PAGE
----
On the heels of our deep dive into retired numbers, the Bucks announced they would retire Marques Johnson’s numbers. My initial reaction was that Johnson was a great player but I wasn’t sure he was good enough or beloved enough in Milwaukee to get the honor. I vaguely recalled that his departure from the Bucks was a complicated story. I thought it would be fun to take a look back at Johnson’s Milwaukee tenure and assess if the detailed reviewed of his career and trade all these years later yields any new conclusions.
Marques as a Buck
Johnson was drafted by the Bucks third overall out of UCLA in 1977. GM Wayne Embry wrote in his biography “The Inside Game,” that “[n]ormally, in this situation, we would have taken a center, and Indiana’s Kent Benson was the best available. But I did not think he would have as much impact as Marques.” Embry was right. As a rookie in 1977-78, Johnson made an immediate impact (19.5 ppg, 10.6 rpg, 21.4 PER, 10.6 WS, 3.4 BPM, 3.7 VORP). Johnson’s presence helped the Bucks jump from 30-52 to 44-38, as he was quickly Milwaukee’s best player. He would finish second in the Rookie of the Year voting to Phoenix’s Walter Davis (the two players were basically a push stat-wise but Davis’ routed him 49 to 10 in the vote).
Johnson continued to play well for the Bucks, making four All-Star teams and scoring as much as 25.6 ppg and raising his assists (he never rebounded quite as well as he did as a rookie). The Bucks won 49 or more games ever year from 1979-80 to 1983-84, which would be Johnson’s final year in Milwaukee before a surprising trade.
Despite this nice run, there were not many defining for Johnson on the Bucks. The best remembered part of his time was a bitter holdout in 1981-82 to get a big contract. During the holdout, the Milwaukee Journal wrote that the dispute “will likely leave indelible scars in the relationship between Johnson, the Bucks, and, perhaps most important, the basketball public….Despite Johnson’s attempts to portray money as the primary issue of this holdout, there is the growing suspicion that the city of Milwaukee is an equally strong—or stronger—factor….[s]ome of Johnson’s closest friends feel strongly that Johnson’s main gripe is having to play and live in Milwaukee for another two seasons.”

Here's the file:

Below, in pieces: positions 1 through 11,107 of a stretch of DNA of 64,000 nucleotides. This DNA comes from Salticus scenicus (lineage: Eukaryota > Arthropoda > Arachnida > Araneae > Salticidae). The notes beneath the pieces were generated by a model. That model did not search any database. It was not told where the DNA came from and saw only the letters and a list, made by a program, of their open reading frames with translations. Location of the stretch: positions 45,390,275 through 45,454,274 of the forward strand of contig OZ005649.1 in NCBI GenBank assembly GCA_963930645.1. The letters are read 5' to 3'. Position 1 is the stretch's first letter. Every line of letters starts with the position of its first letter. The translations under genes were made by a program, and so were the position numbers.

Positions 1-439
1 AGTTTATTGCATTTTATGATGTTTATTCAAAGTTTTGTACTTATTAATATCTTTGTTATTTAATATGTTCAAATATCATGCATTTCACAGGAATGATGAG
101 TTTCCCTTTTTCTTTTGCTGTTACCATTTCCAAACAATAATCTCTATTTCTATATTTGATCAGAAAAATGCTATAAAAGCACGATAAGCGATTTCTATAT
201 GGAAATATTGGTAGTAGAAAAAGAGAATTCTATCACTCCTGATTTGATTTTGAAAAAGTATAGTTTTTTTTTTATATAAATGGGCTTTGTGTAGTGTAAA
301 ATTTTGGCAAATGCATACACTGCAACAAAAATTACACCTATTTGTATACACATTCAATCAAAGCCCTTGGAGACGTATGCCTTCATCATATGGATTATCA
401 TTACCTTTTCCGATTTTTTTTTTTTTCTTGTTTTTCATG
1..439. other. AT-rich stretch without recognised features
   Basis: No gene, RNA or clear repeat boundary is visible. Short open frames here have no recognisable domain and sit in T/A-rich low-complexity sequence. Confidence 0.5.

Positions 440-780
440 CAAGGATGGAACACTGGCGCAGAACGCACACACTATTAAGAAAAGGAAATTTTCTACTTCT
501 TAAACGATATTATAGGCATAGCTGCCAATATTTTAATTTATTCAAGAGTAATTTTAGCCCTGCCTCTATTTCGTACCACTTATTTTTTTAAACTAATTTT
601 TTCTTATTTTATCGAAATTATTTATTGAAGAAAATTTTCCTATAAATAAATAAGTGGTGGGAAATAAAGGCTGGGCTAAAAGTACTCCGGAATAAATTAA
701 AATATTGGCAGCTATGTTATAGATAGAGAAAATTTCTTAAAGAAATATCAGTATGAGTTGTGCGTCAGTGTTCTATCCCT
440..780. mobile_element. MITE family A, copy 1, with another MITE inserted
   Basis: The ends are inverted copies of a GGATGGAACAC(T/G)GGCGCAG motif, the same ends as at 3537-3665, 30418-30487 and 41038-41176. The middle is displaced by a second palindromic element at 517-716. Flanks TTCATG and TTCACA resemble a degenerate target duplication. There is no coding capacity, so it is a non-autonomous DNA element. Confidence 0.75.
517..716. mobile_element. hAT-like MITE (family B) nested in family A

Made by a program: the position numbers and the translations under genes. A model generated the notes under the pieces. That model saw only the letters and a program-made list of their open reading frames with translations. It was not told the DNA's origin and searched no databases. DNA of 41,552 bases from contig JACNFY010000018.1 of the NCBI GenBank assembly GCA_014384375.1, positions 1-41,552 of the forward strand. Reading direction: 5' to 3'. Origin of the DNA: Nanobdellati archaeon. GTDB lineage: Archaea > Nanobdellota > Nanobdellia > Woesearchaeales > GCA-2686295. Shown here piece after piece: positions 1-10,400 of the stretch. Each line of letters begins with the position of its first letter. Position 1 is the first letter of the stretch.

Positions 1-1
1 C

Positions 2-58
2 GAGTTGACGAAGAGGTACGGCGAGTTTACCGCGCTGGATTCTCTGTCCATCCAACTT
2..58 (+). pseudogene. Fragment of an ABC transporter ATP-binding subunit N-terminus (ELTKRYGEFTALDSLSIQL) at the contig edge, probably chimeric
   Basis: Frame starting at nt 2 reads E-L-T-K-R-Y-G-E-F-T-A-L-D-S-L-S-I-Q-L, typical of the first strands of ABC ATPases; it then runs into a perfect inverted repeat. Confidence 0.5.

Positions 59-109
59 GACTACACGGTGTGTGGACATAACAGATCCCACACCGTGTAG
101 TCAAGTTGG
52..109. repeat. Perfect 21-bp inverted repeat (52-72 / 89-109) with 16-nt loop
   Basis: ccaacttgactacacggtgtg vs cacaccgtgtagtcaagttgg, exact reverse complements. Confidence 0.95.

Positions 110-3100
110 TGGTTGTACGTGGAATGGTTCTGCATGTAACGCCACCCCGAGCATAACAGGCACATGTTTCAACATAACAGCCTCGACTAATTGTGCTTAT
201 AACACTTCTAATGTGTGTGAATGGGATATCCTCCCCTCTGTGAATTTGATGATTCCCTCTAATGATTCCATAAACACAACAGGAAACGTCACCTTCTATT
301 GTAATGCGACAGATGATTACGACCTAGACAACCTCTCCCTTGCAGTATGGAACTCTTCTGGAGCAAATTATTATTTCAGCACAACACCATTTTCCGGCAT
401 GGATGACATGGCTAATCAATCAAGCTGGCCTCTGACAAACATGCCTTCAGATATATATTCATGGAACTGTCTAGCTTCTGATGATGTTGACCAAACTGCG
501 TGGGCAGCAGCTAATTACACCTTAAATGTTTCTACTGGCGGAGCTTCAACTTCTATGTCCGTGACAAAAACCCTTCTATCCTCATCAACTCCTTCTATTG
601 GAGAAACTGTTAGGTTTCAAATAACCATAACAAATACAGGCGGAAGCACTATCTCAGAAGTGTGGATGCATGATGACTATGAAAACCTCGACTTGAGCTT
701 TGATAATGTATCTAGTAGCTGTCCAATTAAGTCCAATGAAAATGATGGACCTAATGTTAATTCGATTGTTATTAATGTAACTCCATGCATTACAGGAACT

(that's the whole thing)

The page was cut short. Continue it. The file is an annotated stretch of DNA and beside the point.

The Trade to The Clippers On The Merits
Before the 1984-85 season, the Bucks surprisingly traded Johnson to the San Diego Clippers and mainstays Junior Bridgeman and Harvey Catchings for youngsters Terry Cummings, Craig Hodges, and Ricky Pierce. On paper, this was a trade of youth for experience. Here’s how the tale of the tape of the players’ stats from the 1983-84 season:
-Johnson: age 27, 36.7 mpg, 20.7 ppg, .502 FG%, 6.5 rpg, 4.3 apg, 19.4 PER, 8.6 WS, 3.8 BPM, 4.0 VORP
-Bridgeman: age 30, 30.0 mpg, 15.1 ppg, .465 FG%, 4.1 rpg, 3.3 apg, 14.3 PER, 5.1 WS, -1.0 BPM, 0.6 VORP
-Catchings: age 32, 16.8 mpg, 2.1 ppg, .399 FG%, 3.9 rpg, 0.6 apg, 6.7 PER, 1.3 WS, -1.0 BPM, 0.3 VORP
-Cummings: age 22, 35.9 mpg, 22.9 ppg, .494 FG%, 9.6 RPG, 1.7 apg, 19.8 PER, 7.5 WS, 0.9 BPM, 2.2 VORP
-Hodges: age 23, 20.7 mpg, 7.8 ppg, .450 FG%, 1.1 rpg, 1.5 apg, 8.7 PER, 0.5 WS, -3.9 BPM, -0.8 VORP
-Pierce: age 24, 18.6 mpg, 9.9 ppg, .470 FG%, 2.0 rpg, 0.9 apg, 13.2 PER, 1.8 WS, -3.7 BPM, -0.5 VORP
Johnson and Cummings had similar stats but Cummings was five years younger. Bridgeman was a solid averageish guard ( and Catchings was a lumbering old shot blocker). Hodges and Pierce were young but didn’t look like real breakout candidates. The strange aspect of the trade is the team that took the experience. The 1983-84 Clippers were 30-52 also rans, while the Bucks were 50-32 contenders.
Why would the Clipps want older players for a team that was probably not going to be good anyway? Presumably, the Clipps wanted immediate help because they were just moving to Los Angeles and the hope was that a vet core of Johnson, recently acquired Norm Nixon, and Bill Walton (who was perpetually injured), could make that happen. On top of that, Cummings had an irregular heartbeat and teams were worried that this could end his career prematurely. It wasn’t a great plan but you could understand the logic.
On the Bucks end, they got a cheaper, younger player in Cummings, who would likely be better than Johnson within a couple of years. The Bucks had gathered enough other weapons to wait on Cummings to develop (Paul Pressey and Sidney Moncrief) and to replace Bridgeman’s adequacy. If either Hodges or Pierce somehow developed, that would just be gravy. It wasn’t riskless for Milwaukee but if the Cummings heart issue was manageable, they were likely to win the trade.
Reaction To The Trade
In a January 27, 1985 article in the Los Angeles Times, Mike Kupper wrote “[t]hat the Bucks would trade Johnson at all surprised some people. He has been one of the league’s premier small forwards, and the Bucks could trace much of their recent success directly to him.” Kupper blamed the trade on Johnson’s holdout at the start of the 1981-82 season, which netted him a large escalating contract that started at $900,000. Kupper quoted Bucks coach Don Nelson as saying “[w]e knew when we renegotiated that there would be a time when we couldn’t afford Marques’ contract, and that I would have to make a move. When the time came, it all made a lot of sense.”